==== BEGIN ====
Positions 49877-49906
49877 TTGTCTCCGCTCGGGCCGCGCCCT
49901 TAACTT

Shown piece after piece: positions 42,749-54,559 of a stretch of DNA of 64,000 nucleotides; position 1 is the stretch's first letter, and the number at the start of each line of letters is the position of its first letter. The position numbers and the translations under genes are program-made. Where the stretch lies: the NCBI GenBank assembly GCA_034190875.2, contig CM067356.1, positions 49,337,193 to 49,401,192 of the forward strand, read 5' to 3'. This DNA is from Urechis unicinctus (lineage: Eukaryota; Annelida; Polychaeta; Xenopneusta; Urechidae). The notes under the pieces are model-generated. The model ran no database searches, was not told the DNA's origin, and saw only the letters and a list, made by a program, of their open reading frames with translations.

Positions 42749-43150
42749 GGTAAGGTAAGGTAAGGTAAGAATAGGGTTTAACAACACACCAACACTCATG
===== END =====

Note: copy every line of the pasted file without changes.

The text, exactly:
Positions 49877-49906
49877 TTGTCTCCGCTCGGGCCGCGCCCT
49901 TAACTT

Shown piece after piece: positions 42,749-54,559 of a stretch of DNA of 64,000 nucleotides; position 1 is the stretch's first letter, and the number at the start of each line of letters is the position of its first letter. The position numbers and the translations under genes are program-made. Where the stretch lies: the NCBI GenBank assembly GCA_034190875.2, contig CM067356.1, positions 49,337,193 to 49,401,192 of the forward strand, read 5' to 3'. This DNA is from Urechis unicinctus (lineage: Eukaryota; Annelida; Polychaeta; Xenopneusta; Urechidae). The notes under the pieces are model-generated. The model ran no database searches, was not told the DNA's origin, and saw only the letters and a list, made by a program, of their open reading frames with translations.

Positions 42749-43150
42749 GGTAAGGTAAGGTAAGGTAAGAATAGGGTTTAACAACACACCAACACTCATG